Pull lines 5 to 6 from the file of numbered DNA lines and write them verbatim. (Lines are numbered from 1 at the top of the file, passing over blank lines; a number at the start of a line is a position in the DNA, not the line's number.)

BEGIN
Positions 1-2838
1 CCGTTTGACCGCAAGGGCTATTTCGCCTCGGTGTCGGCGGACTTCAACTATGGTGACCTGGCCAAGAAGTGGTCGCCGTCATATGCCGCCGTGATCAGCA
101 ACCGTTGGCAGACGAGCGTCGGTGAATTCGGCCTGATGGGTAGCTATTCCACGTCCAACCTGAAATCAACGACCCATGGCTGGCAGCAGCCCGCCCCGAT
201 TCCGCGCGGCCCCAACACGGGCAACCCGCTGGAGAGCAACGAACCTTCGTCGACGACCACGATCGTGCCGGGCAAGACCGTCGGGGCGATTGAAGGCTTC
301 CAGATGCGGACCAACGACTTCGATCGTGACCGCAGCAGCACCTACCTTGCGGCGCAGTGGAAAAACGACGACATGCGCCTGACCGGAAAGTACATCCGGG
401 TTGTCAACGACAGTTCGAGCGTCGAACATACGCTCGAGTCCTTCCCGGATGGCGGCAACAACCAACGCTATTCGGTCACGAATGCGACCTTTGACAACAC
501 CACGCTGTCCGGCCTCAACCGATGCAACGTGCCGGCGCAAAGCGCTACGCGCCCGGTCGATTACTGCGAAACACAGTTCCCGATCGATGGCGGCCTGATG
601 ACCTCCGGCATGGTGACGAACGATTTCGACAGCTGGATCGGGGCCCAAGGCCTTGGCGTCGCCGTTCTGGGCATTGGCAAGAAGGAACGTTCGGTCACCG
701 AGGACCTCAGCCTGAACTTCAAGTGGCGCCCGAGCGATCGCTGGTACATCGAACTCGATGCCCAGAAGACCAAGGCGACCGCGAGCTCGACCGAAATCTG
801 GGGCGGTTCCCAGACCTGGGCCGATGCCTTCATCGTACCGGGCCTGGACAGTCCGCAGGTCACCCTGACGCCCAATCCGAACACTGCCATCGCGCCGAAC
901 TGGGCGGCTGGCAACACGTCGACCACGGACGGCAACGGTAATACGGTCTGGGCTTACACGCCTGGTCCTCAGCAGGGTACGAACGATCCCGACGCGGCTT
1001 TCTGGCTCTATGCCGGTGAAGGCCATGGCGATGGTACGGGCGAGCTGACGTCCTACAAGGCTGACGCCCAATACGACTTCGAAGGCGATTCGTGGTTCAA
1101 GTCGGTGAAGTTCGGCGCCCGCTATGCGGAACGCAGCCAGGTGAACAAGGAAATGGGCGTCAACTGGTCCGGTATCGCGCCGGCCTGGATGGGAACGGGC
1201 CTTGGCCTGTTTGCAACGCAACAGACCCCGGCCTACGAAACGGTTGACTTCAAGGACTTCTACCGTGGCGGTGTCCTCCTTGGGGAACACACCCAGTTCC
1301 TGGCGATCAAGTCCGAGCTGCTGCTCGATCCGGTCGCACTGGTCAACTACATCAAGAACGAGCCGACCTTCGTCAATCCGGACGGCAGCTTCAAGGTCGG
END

301 CAGATGCGGACCAACGACTTCGATCGTGACCGCAGCAGCACCTACCTTGCGGCGCAGTGGAAAAACGACGACATGCGCCTGACCGGAAAGTACATCCGGG
401 TTGTCAACGACAGTTCGAGCGTCGAACATACGCTCGAGTCCTTCCCGGATGGCGGCAACAACCAACGCTATTCGGTCACGAATGCGACCTTTGACAACAC